Summer – High water and fluctuating levels are the rules for summer on the East Walker. Fishing is slower and restricted to heavily weight nymphs or the edges in all but the flattest water. Patterns don’t change much from the spring and Czech style nymphing can be very effective. Caddis flies become more prevalent in the summer and don’t forget to bring streamers. Terrestrial patterns should consist of small black and red ants, sizes 16 to 20, hoppers and assorted beetles. Rods should be 4 to 6 weights and chest waders are a must in the high fast water unless you like wet wading. Warning – the water levels can fluctuate tremendously in summer so use great care when wading! Additionally, revive your catch well, before releasing. The warm water temperatures reduce the oxygen levels in the water.
Autumn – Starting in September (depending on snow pack the previous year and calls for water from downstream ranchers) the water levels begin to drop with October and November being prime months to fish the East Fork. Streamers come into their own during the fall with the fish bulking up for winter and the Browns spawning. Midges also make a comeback in late fall. Again standard dry and nymph patterns take fish and terrestrials are still effective in early fall. Streamers should be lively, big and heavy with favorites being wooly buggers, muddlers, and leach patterns. For rods, again a 5 or 6 weight are good all around choices, but for streamer fishing go heavy to help fight those big flies and bigger fish, try a 7 or even 8 weight with short stout 3x or bigger leaders. For midging try a 3 or 4 weight and long 6x or smaller tippets.
Winter – See Fall, well almost. Fishing slows as the water levels and temperatures drop but it still beats anything else north of Bishop. Midges and streamers are popular as well as nymphs and the occasional BWO hatch when conditions are cloudy. Expect low, clear water and spooky fish. Warmer days are better than colder, and ice can be a problem. Careful when releasing fish. The cold air temperatures can be harmful to the fish.
Nevada – Season is open year around, any hour of the day or night. Limit is 5 trout, 10 mountain whitefish and 15 warmwater game fish of which not more than 5 may be black bass except in that portion of the East Walker River which is from ¼ mile above the confluence of the East Walker River and Sweetwater Creek downstream to ½ mile below the confluence of the East Walker River and Red Wash Creek, which is catch and release fishing only. Only artificial lures with single barbless hooks may be used.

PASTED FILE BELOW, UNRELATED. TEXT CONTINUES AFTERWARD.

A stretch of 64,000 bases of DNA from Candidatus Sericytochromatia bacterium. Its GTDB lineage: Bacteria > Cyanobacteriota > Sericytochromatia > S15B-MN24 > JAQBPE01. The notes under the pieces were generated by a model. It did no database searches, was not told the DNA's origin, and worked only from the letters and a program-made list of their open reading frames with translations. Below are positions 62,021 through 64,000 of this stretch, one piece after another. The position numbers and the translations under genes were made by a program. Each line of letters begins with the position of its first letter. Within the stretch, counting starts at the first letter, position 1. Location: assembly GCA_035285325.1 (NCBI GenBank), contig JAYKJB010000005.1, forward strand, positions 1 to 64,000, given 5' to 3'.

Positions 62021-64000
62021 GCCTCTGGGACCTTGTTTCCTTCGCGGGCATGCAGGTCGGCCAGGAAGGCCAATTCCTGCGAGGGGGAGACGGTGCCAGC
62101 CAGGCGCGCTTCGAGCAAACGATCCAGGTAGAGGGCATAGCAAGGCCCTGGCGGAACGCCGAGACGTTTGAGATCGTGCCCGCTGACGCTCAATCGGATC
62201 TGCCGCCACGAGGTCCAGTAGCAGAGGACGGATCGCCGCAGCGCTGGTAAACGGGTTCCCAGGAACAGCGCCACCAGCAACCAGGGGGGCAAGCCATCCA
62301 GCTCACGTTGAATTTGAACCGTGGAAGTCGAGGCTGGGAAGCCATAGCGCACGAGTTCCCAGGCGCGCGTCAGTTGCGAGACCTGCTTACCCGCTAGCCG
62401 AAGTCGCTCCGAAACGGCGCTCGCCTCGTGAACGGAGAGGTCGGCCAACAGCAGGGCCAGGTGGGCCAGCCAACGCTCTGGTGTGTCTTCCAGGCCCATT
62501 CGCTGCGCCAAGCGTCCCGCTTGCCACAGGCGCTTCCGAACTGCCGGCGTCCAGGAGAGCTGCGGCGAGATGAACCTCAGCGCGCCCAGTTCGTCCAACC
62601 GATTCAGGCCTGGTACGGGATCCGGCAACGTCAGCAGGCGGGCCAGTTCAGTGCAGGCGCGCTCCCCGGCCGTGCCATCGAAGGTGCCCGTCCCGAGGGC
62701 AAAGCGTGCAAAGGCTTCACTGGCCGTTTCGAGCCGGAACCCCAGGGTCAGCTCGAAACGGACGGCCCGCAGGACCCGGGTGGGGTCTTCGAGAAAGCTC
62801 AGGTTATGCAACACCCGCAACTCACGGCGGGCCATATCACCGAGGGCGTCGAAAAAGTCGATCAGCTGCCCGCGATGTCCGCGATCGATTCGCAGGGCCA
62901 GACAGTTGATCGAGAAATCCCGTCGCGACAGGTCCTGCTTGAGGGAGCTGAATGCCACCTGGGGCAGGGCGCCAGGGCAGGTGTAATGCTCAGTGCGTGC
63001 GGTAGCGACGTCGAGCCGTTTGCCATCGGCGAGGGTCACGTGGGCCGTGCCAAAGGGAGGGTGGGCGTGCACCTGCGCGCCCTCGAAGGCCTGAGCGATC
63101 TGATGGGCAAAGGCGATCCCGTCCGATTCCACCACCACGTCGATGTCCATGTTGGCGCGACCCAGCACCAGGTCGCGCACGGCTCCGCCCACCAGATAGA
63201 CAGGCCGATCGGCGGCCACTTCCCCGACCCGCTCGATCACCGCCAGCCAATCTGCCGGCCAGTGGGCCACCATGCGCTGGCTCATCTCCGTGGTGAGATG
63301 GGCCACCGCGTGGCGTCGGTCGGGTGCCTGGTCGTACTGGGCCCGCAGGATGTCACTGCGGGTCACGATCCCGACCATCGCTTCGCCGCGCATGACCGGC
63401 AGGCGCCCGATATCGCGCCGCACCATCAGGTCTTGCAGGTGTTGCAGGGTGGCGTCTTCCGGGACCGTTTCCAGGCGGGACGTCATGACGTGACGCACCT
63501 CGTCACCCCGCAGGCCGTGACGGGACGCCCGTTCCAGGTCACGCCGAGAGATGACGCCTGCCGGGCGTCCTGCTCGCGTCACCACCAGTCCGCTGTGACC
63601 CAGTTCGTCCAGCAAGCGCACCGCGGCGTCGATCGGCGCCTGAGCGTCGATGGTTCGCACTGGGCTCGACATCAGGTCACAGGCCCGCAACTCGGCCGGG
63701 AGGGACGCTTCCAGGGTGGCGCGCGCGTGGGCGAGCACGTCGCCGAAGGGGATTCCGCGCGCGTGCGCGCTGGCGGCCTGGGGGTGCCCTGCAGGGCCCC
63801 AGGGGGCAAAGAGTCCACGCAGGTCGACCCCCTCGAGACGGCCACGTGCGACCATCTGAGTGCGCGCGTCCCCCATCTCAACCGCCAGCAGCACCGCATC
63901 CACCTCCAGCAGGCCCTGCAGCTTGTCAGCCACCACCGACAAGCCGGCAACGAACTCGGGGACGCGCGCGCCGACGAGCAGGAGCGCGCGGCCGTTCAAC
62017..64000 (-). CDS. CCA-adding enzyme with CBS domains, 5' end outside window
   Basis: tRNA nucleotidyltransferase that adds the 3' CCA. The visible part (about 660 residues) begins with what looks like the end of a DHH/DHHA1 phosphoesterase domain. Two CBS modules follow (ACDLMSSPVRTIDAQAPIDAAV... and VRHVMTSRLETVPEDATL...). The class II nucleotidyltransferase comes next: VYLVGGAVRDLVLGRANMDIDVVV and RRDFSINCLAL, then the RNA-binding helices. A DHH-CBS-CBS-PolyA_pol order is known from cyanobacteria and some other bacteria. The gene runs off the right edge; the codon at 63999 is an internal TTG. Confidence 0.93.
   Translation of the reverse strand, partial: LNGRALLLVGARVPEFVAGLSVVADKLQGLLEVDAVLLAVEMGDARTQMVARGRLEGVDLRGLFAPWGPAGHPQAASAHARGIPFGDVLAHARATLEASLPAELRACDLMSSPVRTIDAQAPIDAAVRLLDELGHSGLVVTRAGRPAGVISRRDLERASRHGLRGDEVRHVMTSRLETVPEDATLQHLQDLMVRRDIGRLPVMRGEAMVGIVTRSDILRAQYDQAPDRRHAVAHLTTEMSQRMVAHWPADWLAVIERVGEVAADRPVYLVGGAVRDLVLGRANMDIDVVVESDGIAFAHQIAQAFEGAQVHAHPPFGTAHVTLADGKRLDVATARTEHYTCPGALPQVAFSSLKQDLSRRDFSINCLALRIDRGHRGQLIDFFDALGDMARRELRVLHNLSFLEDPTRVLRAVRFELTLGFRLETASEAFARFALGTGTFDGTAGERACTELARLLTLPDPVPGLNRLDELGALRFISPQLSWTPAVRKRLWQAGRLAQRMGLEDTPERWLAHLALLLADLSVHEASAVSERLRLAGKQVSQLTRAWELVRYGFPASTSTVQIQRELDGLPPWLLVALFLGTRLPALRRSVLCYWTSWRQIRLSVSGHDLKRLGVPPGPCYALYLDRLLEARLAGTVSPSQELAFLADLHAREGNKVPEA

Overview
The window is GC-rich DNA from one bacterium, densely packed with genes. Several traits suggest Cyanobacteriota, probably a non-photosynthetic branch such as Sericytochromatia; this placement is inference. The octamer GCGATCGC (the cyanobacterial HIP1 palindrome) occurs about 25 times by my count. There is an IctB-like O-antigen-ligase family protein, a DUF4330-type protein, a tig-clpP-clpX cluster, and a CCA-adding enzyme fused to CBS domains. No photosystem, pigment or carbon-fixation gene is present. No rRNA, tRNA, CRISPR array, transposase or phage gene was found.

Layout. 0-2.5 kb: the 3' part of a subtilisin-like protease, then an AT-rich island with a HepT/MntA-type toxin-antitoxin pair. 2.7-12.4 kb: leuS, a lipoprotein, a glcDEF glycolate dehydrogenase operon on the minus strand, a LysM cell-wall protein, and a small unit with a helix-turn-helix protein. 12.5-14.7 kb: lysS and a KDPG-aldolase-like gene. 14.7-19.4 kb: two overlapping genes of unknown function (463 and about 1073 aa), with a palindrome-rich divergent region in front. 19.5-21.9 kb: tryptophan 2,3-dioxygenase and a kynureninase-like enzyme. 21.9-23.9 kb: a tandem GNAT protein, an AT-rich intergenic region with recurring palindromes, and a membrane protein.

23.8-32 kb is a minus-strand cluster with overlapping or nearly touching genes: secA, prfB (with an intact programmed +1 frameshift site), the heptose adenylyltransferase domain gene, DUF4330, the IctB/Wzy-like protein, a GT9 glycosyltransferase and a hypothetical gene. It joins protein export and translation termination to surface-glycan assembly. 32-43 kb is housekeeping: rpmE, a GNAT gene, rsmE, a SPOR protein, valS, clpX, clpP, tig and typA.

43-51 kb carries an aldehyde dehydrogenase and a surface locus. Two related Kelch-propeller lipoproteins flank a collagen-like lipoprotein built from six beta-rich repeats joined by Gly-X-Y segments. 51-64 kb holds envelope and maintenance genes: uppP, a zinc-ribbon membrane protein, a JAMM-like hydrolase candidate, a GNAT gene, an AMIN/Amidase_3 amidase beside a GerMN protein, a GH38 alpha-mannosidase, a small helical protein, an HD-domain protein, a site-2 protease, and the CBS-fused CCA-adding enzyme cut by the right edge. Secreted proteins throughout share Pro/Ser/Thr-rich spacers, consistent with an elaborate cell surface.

California – Last Saturday in Apr. through Nov. 15. Minimum size limit: 18 inches total length. Only artificial lures with barbless hooks may be used. Limit: 1
Nov. 16 through the Friday preceding the last Saturday in Apr. Only artificial lures with barbless hooks may be used. Limit: Zero
Note: Bow and arrow fishing for carp only is permitted during trout season.
Remember: Always check the appropriate state regulations before fishing and respect private property.
How to Get There
From Wellington, Nevada – Take the Wellington Cutoff To Highway 338. Head south on Highway 338 for about 25 miles until you see a dirt road signed “Hawthorne”. Follow the dirt road to the Nevada sections (you will find parking near the bridge crossing the river) or continue on the highway to the California section. Hint: to get to “The Elbow” follow the dirt road past the bridge and just keep going, it may seem your traveling away form the river but you will run into it again and get a spectacular view. I promise!
From Bridgeport, California – Take Highway 182 east past Bridgeport Reservoir. The river pretty much parallels the highway until you reach Nevada. To get to the Nevada sections continue along the highway into Nevada for several miles until you see the dirt road described above.
Camping may be found in and around Bridgeport and dispersed camping is allowed along the river here and there and north along SR 338 in the Sweetwater range and surrounding foothills. There are many campgrounds up around Twin Lakes near Bridgeport and two RV resorts at Bridgeport Reservoir. There are also two RV parks in Smith Valley, notably the Walker River Resort on the West Walker River. Motels are available in Bridgeport, and further away, in Yerington and Minden/Gardnerville, Nevada. Smith Valley has limited “Bed and Breakfast” accommodations and the RV parks.